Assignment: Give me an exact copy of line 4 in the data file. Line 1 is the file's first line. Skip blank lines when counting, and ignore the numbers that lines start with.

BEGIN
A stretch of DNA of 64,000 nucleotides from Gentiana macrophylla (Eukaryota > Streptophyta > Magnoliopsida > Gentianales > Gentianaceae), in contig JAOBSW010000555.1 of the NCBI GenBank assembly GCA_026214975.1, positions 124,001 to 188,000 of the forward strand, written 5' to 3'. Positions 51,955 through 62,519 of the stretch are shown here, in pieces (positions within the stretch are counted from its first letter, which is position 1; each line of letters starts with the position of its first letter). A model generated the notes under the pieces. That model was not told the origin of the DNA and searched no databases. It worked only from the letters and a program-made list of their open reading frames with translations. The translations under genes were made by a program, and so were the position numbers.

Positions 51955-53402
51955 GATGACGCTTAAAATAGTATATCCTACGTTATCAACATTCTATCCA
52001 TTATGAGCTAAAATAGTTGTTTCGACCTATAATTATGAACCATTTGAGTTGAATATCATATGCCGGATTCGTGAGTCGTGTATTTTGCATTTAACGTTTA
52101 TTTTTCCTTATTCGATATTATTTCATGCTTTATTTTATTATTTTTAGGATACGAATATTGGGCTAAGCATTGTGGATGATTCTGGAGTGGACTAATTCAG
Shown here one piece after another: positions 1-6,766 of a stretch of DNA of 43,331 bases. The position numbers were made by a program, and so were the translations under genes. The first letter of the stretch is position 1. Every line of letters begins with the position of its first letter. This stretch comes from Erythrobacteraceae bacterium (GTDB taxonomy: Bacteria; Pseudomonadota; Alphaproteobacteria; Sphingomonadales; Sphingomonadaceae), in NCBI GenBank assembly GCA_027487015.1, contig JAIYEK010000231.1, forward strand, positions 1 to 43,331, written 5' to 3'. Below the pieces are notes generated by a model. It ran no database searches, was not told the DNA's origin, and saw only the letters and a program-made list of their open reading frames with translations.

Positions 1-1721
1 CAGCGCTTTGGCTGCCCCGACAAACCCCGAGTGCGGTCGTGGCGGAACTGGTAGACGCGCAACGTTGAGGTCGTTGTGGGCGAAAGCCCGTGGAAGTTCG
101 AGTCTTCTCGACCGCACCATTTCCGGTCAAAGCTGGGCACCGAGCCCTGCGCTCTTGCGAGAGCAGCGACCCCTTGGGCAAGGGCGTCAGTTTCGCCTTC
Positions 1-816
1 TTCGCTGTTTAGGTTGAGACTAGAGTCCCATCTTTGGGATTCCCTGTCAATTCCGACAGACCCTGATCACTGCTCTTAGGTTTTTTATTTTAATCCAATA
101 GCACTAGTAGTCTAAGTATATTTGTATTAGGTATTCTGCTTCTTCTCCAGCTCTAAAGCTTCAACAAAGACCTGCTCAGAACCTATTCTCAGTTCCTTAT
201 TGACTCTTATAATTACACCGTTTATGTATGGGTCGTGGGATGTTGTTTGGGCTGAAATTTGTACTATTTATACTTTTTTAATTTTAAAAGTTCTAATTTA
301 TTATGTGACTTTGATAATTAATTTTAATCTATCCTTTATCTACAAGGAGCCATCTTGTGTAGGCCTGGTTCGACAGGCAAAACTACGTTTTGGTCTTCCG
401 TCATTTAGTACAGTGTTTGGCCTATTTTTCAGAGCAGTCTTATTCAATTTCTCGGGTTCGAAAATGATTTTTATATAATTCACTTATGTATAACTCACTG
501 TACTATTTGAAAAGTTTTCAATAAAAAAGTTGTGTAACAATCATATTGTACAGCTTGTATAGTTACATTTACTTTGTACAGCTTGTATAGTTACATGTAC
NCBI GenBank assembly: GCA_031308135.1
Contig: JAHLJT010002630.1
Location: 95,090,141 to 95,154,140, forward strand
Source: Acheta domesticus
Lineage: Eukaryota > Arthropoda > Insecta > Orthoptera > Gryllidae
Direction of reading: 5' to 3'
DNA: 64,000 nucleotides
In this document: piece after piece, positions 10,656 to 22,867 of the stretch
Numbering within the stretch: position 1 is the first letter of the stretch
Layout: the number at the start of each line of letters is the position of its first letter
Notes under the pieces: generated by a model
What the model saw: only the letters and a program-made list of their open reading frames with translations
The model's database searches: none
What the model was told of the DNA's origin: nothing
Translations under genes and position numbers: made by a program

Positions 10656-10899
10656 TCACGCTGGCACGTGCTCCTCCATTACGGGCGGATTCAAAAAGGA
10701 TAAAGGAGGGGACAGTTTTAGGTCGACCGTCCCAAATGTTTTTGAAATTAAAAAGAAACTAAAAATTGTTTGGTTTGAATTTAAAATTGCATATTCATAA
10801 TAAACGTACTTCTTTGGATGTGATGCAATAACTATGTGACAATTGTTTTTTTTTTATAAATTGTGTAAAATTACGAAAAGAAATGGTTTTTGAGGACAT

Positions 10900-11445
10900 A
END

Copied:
52001 TTATGAGCTAAAATAGTTGTTTCGACCTATAATTATGAACCATTTGAGTTGAATATCATATGCCGGATTCGTGAGTCGTGTATTTTGCATTTAACGTTTA